1 cup red rice
    2 tablespoons butter
    1/2 bunch green onions chopped finely
    1/2 cup petite diced carrots
    1/2 cup finely chopped shitake mushrooms
    1/2 teaspoons thyme
    3 bay leaves
    2 cups vegetable stock

    Directions

    1. Wash rice with cold water and let it sit in warm water for an hour before you cook.
    2. Heat butter in a pot then stir in onions and cook 5 minutes.
    3. Add carrots, mushrooms and rice then stir for 5 minutes.
    4. Add vegetable stock, thyme and bay leaves.
    5. Bring to a boil then put it in an oven dish, cover and cook at 450 for 30 minutes.
    6. Let it sit for at least ten minutes before serving.

    —-OR——

    Red Rice and Broccoli Salad with Lemon Dressing and Tamari Walnuts

    Adapted from Marie Simmons’ cookbook, The Amazing World of Rice

    1 cup uncooked Bhutanese Red Rice
    1 teaspoon olive or other vegetable oil
    1/2 cup walnut halves
    2 tablespoons tamari or soy sauce
    1 bunch broccoli, with tough stems trimmed, stems sliced into 1/4-inch-thick rounds, and flower separated into 1-inch clusters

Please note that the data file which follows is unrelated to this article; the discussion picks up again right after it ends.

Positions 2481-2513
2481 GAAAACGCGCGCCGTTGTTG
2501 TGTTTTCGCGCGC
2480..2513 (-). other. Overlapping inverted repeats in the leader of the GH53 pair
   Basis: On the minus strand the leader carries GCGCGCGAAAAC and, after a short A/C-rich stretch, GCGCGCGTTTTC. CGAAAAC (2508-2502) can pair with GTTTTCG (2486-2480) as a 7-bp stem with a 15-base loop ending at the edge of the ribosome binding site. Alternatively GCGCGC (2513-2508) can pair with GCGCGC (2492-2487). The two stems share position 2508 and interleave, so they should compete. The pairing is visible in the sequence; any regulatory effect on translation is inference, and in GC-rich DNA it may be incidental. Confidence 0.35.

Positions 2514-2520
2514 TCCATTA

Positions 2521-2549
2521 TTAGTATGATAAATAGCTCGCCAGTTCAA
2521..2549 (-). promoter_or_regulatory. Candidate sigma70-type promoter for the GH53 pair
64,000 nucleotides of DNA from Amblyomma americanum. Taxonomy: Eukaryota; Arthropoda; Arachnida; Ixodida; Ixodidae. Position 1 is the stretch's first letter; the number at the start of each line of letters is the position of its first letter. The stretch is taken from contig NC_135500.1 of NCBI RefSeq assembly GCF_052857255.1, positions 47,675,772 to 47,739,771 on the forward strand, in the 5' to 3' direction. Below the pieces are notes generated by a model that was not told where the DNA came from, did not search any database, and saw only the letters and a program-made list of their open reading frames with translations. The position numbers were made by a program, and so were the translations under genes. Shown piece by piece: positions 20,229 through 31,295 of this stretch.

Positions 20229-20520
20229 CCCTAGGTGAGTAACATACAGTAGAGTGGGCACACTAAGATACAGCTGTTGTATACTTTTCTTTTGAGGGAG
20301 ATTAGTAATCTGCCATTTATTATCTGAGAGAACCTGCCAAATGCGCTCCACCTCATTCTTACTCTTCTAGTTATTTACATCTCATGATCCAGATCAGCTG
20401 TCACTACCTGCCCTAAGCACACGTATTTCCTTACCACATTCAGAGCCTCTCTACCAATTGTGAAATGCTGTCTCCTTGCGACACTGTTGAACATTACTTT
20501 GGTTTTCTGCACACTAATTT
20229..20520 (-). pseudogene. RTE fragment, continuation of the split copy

3 scallions, trimmed and cut diagonally into thin slices (about 1/2 cup)

    Lemon Dressing:

    1/4 cup olive or other vegetable oil
    2 tablespoons fresh lemon juice
    1 tablespoon tamari or soy sauce
    1 tablespoon grated fresh ginger
    1/2 tsp grated lemon zest
    1 small clove garlic, crushed

    Cook the rice according to package directions. Let stand, uncovered, until cooled.

    Meanwhile, heat the oil in a medium-sized heavy skillet over medium heat and add the walnuts. Stir-fry just until fragrant, about 20 seconds. Sprinkle with the tamari or soy sauce and stir-fry, adjusting the heat so that the tamari does not burn, until the walnuts are coated with the thickened tamari, about 1 minute.

    Place the broccoli in a vegetable steamer set over gently boiling water and steam covered, until tender, about 4 minutes. Lift the steamer from the saucepan, and then rinse the broccoli with cool water. Drain and cool.

    To make the dressing: In a large bowl whisk together the oil, lemon juice, tamari or soy sauce, ginger, lemon zest, and garlic.

    Just before serving add the cooked rice, tamari walnuts, broccoli and scallions. Toss to blend.

    Note: If making the salad ahead, set aside the broccoli and tamari walnuts and add just before serving.

    Serves 4

    —–OR——

    This nutty pilaf is a perfect companion to any dish with which you might normally serve pilaf or a flavored rice, including fish, duck, or chicken, or a vegetarian menu alongside a vegetable gratin, curried vegetables, or ratatouille.

    Ingredients

    1 cup Bhutanese red rice
    2 tablespoons unsalted butter
    1/4 cup finely minced yellow onion or shallots
    Fresh thyme (2 small or one large sprig)
    1 bay leaf
    1 1/2 cups chicken stock (homemade or boxed, not from a bouillon cube) at room temperature or warmed
    Salt and pepper

    Serves 6